Deep Chimpact: Depth Estimation for Wildlife Conservation

Help conservationists monitor wildlife populations. In this challenge, you will estimate the depth of animals in camera trap videos. Better distance estimation models can rapidly accelerate the availability of critical information for wildlife monitoring and conservation. #climate

$10,000 in prizes
nov 2021
314 joined

An image of a chimpanzee, and a model-generated depth mask for the image

The depth estimation models and level of precision achieved by the winning teams offer massive time saving in the range of 40-60% for the processing of camera trap footage. These will help us to develop effective monitoring approaches for surveying hundreds of wildlife species.

— Hjalmar Kühl, Senior Scientist at the iDiv (German Centre for Integrative Biodiversity Research Halle-Jena-Leipzig)


To protect the Earth's natural resources amid environmental and human pressures, conservationists need to be able to monitor species population sizes and population change. Camera traps are widely used in conservation research to capture images and videos of wildlife without human interference.

Using statistical models for distance sampling, the frequency of animal sightings can be combined with the distance of each animal from the camera to estimate a species' full population size. However, getting distances from camera trap footage currently entails an extremely manual, time-intensive process. This creates a bottleneck for conservationists working to understand and protect wild animals and their ecosystems.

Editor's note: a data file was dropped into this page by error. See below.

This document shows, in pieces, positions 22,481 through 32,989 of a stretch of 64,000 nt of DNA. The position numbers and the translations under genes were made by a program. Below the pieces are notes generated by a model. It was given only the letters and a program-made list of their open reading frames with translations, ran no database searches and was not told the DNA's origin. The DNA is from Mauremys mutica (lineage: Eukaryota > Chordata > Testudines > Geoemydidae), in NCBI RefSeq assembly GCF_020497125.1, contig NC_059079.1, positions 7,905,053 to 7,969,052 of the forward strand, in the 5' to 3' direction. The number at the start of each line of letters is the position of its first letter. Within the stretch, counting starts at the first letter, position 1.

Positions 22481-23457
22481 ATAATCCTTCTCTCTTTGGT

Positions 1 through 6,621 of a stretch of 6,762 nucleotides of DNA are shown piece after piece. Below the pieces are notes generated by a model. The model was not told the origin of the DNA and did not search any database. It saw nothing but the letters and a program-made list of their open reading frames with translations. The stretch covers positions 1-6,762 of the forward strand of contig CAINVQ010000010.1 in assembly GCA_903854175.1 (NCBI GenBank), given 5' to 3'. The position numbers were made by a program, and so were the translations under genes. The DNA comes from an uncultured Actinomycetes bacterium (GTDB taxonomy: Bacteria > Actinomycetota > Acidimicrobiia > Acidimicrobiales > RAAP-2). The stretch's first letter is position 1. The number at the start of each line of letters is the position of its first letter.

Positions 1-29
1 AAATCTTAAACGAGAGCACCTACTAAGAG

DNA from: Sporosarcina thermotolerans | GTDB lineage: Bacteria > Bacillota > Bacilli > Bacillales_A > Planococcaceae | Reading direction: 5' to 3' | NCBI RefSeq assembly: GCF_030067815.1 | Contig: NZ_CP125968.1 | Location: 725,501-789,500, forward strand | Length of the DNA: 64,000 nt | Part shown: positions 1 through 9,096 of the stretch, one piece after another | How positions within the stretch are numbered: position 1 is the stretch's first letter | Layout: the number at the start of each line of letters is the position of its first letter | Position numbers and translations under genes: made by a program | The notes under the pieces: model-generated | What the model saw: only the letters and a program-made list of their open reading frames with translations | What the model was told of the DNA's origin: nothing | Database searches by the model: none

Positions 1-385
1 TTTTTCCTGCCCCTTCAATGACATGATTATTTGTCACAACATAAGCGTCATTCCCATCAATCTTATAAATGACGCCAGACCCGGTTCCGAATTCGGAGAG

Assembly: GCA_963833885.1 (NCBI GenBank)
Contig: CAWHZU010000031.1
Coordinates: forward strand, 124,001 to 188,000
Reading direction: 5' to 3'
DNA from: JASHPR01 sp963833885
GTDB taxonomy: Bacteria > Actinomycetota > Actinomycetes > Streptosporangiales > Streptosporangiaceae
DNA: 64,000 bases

The Solution

The goal of this challenge was to use machine learning and advances in monocular (single-lens) depth estimation techniques to automatically estimate the distance between a camera trap and an animal contained in its video footage. The challenge drew on a unique labeled dataset from research teams from the Max Planck Institute for Evolutionary Anthropology (MPI-EVA) and the Wild Chimpanzee Foundation (WCF). Participants were evaluated based on how accurately their automated algorithms could predict the distance between the camera and wildlife at each point in time.

The Results

Over the course of the competition, participants tested over 900 solutions and were able to significantly advance existing methods of depth estimation in wildlife contexts. One of the most recent studies applying machine learning to depth estimation, Overcoming the Distance Estimation Bottleneck in Estimating Animal Abundance with Camera Traps (2021), used monocular depth estimation to achieve a mean absolute error of 1.85 m. The method relied on a series of reference videos that required field researchers to travel to and visually document distances at each camera trap location.

Competitors were not provided with reference videos to more fully automate the time-intensive process. But our winners were not deterred! The top-scoring solutions improved on the state-of-the-art method, with the top model achieving a mean absolute error (MAE) of 1.62. The winning approaches were also most accurate at close distances, a useful result for conservation applications using distance sampling. These innovative models could help make depth estimation more accessible to conservationists around the world, even those without the time or resources to create reference videos.

All of the prize-winning solutions from this competition are linked below and made available on for anyone to use and learn from. The project team is now working to apply these solutions in connection with the open-source Project Zamba, a computer vision repository for wildlife conservation.